WASHINGTON, March 10, 2015 —
They greeted troops in places including Afghanistan, Bahrain and Diego Garcia, performed on an aircraft carrier as jets took off for missions in Iraq and Syria, and saw the Korean demilitarized zone where American troops serve.
The Vice Squad USO World Tour took participants literally to the front lines where members of the U.S. military serve to protect America, said Navy Adm. James A. Winnefeld Jr., the vice chairman of the Joint Chiefs of Staff.
Winnefeld led the eight-day tour that circumnavigated the globe, bringing with him athletes and entertainers, including singer Phillip Phillips, Indianapolis Colts quarterback Andrew Luck, Miss America 2015 Kira Kazantsev and Jason "Wee Man" Acuna.
"In the process, we've seen a lot of great young men and women out there serving our country," the admiral said Sunday as the group headed for the final performance in Hawaii.
The other stars on the trip were Colts coach Chuck Pagano, Colts tight end Dwayne Allen, Pittsburgh Steelers guard David DeCastro, actor Dennis Haysbert, and former "American Idol" contestants Diana DeGarmo and Ace Young.
"I hope all of you, including all of us, have gotten a better feel for who we are and what we do," Winnefeld told the troupe members, "even though we really only scratched the surface of what this wonderful military does."
Around the World in Eight Days
The purpose of the March 2-9 journey was to "bring a little bit of Americana to our wonderful soldiers, sailors, airmen, Marines and Coast Guardsmen across the globe, wherever they may be," Winnefeld said.
The journey concluded at Joint Base Andrews, Maryland, after the crew of goodwill ambassadors logged some 25,000 miles and 50 hours of flight time.
"I think it's important that our young men and women serving overseas get a periodic reminder that what they're doing is important," Winnefeld said.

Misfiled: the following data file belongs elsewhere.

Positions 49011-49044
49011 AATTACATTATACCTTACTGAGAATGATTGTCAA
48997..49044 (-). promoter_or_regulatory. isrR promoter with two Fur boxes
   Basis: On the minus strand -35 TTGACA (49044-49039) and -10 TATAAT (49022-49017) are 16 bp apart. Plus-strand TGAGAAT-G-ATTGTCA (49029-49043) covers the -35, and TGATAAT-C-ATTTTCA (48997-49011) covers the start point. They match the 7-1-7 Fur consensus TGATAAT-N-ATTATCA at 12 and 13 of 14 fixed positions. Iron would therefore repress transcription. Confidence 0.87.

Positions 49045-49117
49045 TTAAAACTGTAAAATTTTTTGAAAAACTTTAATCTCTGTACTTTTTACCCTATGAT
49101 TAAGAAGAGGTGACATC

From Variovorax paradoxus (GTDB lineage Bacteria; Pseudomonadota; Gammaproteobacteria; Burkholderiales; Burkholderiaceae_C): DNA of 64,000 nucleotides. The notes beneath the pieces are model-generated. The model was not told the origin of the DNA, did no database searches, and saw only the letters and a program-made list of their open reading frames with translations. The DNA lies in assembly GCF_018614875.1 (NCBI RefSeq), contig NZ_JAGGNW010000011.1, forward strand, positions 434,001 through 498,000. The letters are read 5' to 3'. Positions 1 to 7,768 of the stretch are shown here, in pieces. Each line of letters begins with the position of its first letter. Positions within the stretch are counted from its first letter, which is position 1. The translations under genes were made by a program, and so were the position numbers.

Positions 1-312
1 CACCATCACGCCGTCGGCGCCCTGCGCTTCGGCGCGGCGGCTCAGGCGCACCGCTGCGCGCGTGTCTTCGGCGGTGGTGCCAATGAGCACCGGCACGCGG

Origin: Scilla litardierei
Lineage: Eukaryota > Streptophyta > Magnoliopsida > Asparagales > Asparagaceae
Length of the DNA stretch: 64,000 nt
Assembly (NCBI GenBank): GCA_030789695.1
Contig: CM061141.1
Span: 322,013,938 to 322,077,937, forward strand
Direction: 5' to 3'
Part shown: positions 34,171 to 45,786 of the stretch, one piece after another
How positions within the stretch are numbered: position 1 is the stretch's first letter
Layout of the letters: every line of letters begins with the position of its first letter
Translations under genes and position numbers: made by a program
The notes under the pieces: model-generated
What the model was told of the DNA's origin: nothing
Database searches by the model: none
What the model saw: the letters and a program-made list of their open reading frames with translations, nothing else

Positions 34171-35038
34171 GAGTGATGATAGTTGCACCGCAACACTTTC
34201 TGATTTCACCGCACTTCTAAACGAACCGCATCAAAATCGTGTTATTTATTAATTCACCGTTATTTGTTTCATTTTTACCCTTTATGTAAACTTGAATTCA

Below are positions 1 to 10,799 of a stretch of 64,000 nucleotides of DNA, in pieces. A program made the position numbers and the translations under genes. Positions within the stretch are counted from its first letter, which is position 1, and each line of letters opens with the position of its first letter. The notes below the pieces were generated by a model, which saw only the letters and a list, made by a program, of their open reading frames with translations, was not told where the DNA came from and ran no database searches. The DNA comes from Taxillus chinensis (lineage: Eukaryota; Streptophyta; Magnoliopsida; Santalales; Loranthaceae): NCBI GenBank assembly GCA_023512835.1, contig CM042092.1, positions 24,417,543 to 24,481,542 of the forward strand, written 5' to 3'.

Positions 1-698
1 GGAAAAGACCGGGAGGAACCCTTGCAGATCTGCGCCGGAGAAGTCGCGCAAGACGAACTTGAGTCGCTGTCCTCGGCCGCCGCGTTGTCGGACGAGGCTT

The troupe first stopped in Germany, followed by Italy, Bahrain, the aircraft carrier USS Carl Vinson and the landing platform dock USS New York in the Arabian Gulf, Afghanistan, Diego Garcia, South Korea and Hawaii.
"This one wins it for the best one," said DeGarmo, who was on her fourth USO tour.
Putting it in Perspective
Seeing the service members in dangerous places far from home and separated from their families, Kazantsev said, was “absolutely eye-opening.”
The pageant winner, who was on her first USO tour, said the shows are important because they bring a little bit of cheer and happiness to the troops who do so much for the nation.
"It was a huge honor of mine to get to go overseas and thank them in person,” she said. “I'm so honored that I got to be a part of it. This crew and the cast were amazing. We were like a family."
Seeing the joy in the audience was wonderful, said DeGarmo and husband Young. It's especially important to do these shows to boost morale, DeGarmo said, knowing these service members are so far from home and that they and their families sacrifice so much.
Sharing a Message of Inspiration
"I have been told ever since I came out of the womb, 'You can't do this. You can't. You can't. You can't. You can't,'" Acuna said during the performance in Diego Garcia.
"I think that was the best thing that was ever told to me, because once I was told I couldn’t do it, I made sure I did it and I did it better than people would think I would do it," said the actor, prankster and professional skateboarder.
Acuna, who was on his second USO tour, said he wanted to share a positive message, and express his deep appreciation for what the men and women in the armed forces do every day for the nation’s freedom.
"Thank you for what you do," he said.
Service Members Appreciate USO Event
It's very special being a part of the show, and greeting the service members, Haysbert said.
"You can tell they really appreciate what we've done and that we've come down here to give them a little taste of home," said the actor, who has done multiple USO tours.
Pagano, who was on his first USO tour, said it was a privilege and an honor to visit the troops.
"It's a great opportunity for us to be here and support the troops to let them know that what they're doing means the world to all of us," the coach said.